Mr Chinhamo said while illegal sanctions had far-reaching effects on the country, they had provided an opportunity to livestock farmers to create their own wealth.

“The sanctions are a bad thing for the country, but from a breeder’s point of view, they have given us an opportunity to rebuild our country. As the black people we are now rebuilding our country from whatever resources we have and once again we will be recognised across the world for our beef. One day there will be a story to tell that the same sanctions which the Western countries imposed on us to cripple our operations actually motivated us to grow the livestock industry,” he said.

 “This period presents a real opportunity for the real Zimbabwean farmer to grow the sector. Yes, we used to export beef to Europe and now we can’t because of the sanctions, but we can also utilise regional markets. In the midst of sanctions, I have come up with solutions to enhance my production such as silage production, pen fattening, mechanised fodder production, oats production and grass baling.”

Gwanda-based farmer Mr Thabani Sibanda who has about 400 cattle said he has managed to successfully grow his herd during the illegal sanctions period.

His herd comprises of Brahmans, Beef Masters and cross breeds. He is also practicing stud breeding.

When he started his livestock farming project, Mr Sibanda only had traditional breeds. He later realised the importance of quality of breeds and then introduced Brahman bulls to cross breed.

Mr Sibanda fully ventured in livestock farming in 2014 when the country was already under illegal sanctions. He said he made a resolution that he would become a successful livestock farmer without having to rely on foreign intervention.

Mr Sibanda said the growth of the livestock sector, especially in Matabeleland Region, is an indication that indigenous people are highly productive.

“The illegal sanctions might have affected issues such as credit lines which can help farmers to access loans, but the truth is that as a region, we are endowed with natural resources that can anchor our production processes. We also have markets locally which have sustained our operations such as abattoirs and other beef processing companies. Government has also created platforms for us to access markets such as public auctions. The illegal sanctions might have been imposed to punish us but I think the livestock sector is proof enough that we are an able nation,” he said.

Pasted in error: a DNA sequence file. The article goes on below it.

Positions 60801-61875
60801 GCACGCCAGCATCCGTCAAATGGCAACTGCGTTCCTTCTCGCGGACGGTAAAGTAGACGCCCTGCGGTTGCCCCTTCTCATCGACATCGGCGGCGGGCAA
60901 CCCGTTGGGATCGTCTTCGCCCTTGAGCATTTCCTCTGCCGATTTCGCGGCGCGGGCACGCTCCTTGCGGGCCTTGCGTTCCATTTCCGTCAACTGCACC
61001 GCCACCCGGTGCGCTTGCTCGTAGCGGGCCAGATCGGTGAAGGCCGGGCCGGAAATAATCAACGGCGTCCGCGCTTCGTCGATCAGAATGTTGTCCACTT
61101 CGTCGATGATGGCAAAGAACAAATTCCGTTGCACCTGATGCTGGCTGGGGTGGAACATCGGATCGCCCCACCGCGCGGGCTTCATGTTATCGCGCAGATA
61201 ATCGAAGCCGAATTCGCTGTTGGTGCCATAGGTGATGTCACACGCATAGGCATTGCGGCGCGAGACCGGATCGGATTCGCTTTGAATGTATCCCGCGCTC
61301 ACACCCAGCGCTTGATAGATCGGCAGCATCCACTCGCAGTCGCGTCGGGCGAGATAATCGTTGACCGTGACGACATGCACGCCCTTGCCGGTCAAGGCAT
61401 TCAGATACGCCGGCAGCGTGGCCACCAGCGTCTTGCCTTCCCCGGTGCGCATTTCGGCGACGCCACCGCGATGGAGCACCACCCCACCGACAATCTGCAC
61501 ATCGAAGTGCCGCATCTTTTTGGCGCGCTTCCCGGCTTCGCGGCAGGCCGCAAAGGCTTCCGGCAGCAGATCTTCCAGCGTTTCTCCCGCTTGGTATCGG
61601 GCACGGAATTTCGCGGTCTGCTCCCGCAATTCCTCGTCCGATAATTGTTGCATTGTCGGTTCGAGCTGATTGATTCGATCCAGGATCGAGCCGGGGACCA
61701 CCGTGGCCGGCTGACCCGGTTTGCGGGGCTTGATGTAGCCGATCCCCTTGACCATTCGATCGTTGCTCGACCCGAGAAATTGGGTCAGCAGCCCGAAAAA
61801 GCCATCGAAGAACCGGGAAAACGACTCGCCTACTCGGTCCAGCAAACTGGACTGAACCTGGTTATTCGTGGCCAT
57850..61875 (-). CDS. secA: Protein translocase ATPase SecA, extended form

Mr Sibanda said programmes which had been implemented by Government to grow the livestock sector such as the Presidential Livestock Scheme and Presidential Tick Grease Programme had gone a long way to cushion farmers.

Mr Sibanda who benefited from the Land Reform Programme said he fully understands his role in developing the country which is being treated unfairly for empowering its people, himself included.

In Nkayi, there is a family growing over 300 citrus fruit trees after they invested in extraction of underground water.

Mr Daniel Dlamini from Mathetshaneni, said while some view Nkayi District as an unsuitable area for serious farming ventures, his family has proved that investment in water can change all of that.

He said they are also produce paw paws and grapes. 

“We have always been vegetable farmers. We usually grow tomatoes and cabbages. When we managed to set up the irrigation early this year, we decided to try citrus trees,” Mr Dlamini said.

Mr Lovemore Machipisa is a Victoria Falls-based indigenous tour operator who has defied economic hardships caused by the illegal sanctions as his company has grown from a small business to a competitive entity.

Mr Machipisa and his wife Leana founded Africa Travel Tours in 2006, right at the height of the illegal sanctions that were imposed on the country at the turn of the millennium and has not been deterred.

Africa Travel and Tours now boasts of own premises, workshop and a fleet of 15 luxury vehicles and buses used for transporting tourists in an industry dominated by whites.

About 18 workers are permanently employed at the company, contributing significantly to employment in the resort city.

Mr Machipisa said through the grace of God, his business has survived the test of time.

“We have survived by generally by being principled and remaining guided by the core business of offering personalized service that we would have advertised. That we have come this far with my wife in this business is through the Grace of God.

“Sometimes we terminated contracts of contract workers and put some on shifts as things were bad, but we have remained afloat and have expanded,” said Mr Machipisa.

He is one of the many indigenous tour operators that despite the illegal sanctions have had a breakthrough in the white-dominated industry.

Article Source: The Chronicle